When historians want to find out about the ideas that motivated American foreign policy in the early years of the twenty-first century, they would do well to read this book. Robert Kagan has formally set out a case for unilateralism on the part of the United States, as opposed to the multilateralism now characteristic of Europe. The U.S. is now quicker to use military force, less patient with diplomacy, and more willing to coerce or bribe other nations to achieve a desired result. By contrast, European nations are trying to work together, preserving the ties of diplomacy, cooperation, long-term problem solving, and international law, all of which are signs of weakness. Kagan believes that the United States can disregard a weak Europe, and have a free hand in pursuing its global interests.More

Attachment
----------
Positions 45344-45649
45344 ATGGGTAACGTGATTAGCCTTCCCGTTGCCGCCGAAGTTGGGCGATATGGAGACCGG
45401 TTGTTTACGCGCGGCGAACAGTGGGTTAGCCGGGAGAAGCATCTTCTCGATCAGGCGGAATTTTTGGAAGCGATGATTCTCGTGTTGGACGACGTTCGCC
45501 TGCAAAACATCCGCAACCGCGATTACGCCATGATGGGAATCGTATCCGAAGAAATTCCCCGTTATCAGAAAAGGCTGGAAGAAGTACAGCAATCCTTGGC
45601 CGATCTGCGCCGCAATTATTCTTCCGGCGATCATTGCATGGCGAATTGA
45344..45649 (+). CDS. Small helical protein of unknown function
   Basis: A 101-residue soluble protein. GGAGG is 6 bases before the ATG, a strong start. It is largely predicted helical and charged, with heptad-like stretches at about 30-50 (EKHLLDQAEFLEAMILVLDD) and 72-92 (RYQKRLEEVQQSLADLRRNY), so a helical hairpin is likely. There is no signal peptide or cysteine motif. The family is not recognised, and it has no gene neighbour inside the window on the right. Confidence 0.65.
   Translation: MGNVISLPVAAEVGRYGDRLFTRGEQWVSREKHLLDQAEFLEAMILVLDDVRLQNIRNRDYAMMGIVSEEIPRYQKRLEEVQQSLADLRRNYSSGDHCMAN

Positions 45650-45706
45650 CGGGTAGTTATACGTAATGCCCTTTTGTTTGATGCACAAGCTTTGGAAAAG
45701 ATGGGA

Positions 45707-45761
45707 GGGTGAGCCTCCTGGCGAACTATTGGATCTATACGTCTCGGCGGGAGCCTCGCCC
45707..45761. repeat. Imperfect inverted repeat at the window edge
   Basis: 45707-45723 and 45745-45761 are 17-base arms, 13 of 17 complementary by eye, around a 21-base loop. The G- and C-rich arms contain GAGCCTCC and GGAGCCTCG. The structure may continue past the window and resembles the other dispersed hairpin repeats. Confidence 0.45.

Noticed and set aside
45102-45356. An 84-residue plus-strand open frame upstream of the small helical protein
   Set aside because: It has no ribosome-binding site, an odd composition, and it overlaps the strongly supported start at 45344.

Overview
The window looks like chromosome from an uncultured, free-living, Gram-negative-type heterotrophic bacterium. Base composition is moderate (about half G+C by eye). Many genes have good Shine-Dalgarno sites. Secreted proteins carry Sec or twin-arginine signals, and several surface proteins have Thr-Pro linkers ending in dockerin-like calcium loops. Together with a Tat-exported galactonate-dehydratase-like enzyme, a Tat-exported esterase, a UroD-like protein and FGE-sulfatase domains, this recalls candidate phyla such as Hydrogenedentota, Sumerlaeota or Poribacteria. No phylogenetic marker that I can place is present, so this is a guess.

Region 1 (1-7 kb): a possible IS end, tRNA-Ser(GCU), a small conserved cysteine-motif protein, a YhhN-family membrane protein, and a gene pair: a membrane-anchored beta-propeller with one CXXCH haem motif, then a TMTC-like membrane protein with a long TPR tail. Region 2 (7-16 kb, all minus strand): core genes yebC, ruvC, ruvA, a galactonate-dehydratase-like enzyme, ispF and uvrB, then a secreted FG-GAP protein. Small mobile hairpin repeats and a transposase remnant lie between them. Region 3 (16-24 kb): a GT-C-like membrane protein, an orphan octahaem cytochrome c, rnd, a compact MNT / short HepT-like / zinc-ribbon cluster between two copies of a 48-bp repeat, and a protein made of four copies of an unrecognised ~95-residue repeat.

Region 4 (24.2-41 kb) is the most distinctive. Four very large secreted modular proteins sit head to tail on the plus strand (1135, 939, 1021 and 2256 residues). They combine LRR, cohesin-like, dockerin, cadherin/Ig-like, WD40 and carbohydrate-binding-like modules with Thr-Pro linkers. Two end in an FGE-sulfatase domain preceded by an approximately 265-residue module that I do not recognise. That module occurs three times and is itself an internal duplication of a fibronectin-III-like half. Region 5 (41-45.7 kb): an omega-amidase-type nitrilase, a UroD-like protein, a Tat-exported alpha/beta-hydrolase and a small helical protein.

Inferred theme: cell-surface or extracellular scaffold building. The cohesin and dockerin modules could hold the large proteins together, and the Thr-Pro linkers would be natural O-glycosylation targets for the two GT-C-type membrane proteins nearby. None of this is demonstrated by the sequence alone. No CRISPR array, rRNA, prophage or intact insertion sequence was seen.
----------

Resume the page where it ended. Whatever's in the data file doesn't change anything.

"The most controversial big-think essay of the season." (U.S. News and World Report)
"This book deserves to be read by all conscientious citizens." (Booklist)
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